In a rare instance where censorship and the rights of the incarcerated are colliding, a district judge is expected to rule on whether the South Dakota prison system’s porn-prohibiting policies are constitutional. Should porn in prisons be a civil right?
But the prison guards have been confiscating items like yoga magazines, a poster of the iconic Coppertone girl ad, Japanese comic books, the art book Matisse, Picasso and Modern Art in Paris as well as erotic novels Pride and Prejudice: The Wild and Wanton Edition and Thrones of Desire. Some argue they’re going beyond their stated rules––that pornography and sexually explicit content can’t be kept by inmates––and getting overzealous with what does or does not constitute porn. This isn’t the first time Sisney has raised a stink in court. Per the Argus Leader, “In 2016, the district court ruled mostly in Sisney’s favor [on the pornography issue]. But the state and Sisney both appealed. The appeals court decision vacates that 2016 decision because it weighed Sisney’s challenge[s] based on the earlier 2000 policy.” In the past, he has also challenged policies related to Kosher food and inadequate prison provisions infringing on his ability to practice his religion.
Since inmates are already denied so many other freedoms, it might be easy to overlook the gravity of censorship in prisons.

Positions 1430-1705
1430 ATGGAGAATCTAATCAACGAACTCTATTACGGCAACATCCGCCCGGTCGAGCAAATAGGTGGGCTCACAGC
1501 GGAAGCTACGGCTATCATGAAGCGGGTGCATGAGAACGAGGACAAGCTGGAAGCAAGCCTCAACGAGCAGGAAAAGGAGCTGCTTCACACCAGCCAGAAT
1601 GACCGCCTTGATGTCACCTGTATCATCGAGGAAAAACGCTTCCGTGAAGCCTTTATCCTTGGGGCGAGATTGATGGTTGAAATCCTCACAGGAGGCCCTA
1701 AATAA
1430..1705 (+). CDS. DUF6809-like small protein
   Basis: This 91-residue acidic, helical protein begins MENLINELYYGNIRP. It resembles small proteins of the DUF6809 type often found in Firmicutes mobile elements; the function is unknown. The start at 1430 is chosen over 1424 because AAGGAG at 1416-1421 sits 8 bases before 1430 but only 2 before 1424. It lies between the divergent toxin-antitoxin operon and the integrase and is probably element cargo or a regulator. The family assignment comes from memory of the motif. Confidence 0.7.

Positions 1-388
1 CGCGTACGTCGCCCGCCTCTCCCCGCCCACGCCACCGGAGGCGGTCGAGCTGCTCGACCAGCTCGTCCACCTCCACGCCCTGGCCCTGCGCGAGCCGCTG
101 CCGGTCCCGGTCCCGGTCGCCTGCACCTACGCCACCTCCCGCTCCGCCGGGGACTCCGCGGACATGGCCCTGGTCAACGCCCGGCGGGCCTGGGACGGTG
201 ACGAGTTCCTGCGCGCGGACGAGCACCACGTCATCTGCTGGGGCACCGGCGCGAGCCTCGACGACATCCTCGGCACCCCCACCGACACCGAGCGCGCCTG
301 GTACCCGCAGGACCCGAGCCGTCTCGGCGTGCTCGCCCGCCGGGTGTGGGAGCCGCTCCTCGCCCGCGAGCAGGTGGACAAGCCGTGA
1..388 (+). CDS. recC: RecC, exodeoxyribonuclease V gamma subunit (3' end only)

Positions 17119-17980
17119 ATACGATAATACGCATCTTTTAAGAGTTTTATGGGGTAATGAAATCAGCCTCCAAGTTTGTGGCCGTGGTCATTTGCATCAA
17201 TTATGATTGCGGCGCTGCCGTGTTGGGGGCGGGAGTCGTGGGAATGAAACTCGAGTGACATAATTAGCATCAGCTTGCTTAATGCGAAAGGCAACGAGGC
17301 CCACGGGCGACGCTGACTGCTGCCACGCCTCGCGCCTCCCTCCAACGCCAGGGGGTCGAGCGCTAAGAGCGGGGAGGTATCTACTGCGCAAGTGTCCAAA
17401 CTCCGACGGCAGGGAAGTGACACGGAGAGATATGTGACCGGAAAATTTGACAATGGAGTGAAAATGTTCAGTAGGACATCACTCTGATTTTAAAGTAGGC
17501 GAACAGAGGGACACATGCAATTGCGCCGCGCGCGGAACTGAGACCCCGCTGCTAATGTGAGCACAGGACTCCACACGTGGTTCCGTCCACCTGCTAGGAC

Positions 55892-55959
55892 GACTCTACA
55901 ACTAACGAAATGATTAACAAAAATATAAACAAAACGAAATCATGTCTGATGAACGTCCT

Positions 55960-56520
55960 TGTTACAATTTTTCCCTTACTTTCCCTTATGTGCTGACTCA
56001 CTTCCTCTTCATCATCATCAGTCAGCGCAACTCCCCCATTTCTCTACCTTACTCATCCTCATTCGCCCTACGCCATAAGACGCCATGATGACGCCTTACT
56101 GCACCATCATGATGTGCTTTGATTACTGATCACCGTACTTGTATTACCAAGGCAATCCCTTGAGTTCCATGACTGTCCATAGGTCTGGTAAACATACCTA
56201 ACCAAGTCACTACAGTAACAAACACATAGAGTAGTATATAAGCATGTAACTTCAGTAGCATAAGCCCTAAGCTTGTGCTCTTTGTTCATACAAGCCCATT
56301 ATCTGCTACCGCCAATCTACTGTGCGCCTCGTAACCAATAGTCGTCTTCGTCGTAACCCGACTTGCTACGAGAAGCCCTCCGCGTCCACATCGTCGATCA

There should be a high burden of proof for the South Dakota prison system to prove that access to comics or a Coppertone ad, goes against “general penological interests.” This is to be expected from a state full of lawmakers that last year unanimously voted to consider porn as a “public health crisis” that “warrants the attention given to other statewide epidemics,” and a Republican Party that claimed “pornography is destroying the lives of millions” in its 2016 platform. But given that so many of these same conservatives also claim to be wedded to the First Amendment, perhaps it’s time to consider whether that commitment is principled or shallow.
After all, sometimes one’s right to view sexual imagery or risqué content comes into conflict with other people’s feelings that porn is icky. Since inmates are already denied so many other freedoms such as the right to privacy or unrestricted movement as the cost for being the alleged perpetrators of a crime, it might be easy to overlook the gravity of censorship in prisons. When we begin to see consuming sexual content as a “privilege” for any adult population, it’s a slippery slope. Absurd anti-porn regulations have broader implications for free speech, and we should tread lightly lest we begin to live in a society where censorship and confiscation become increasingly routine.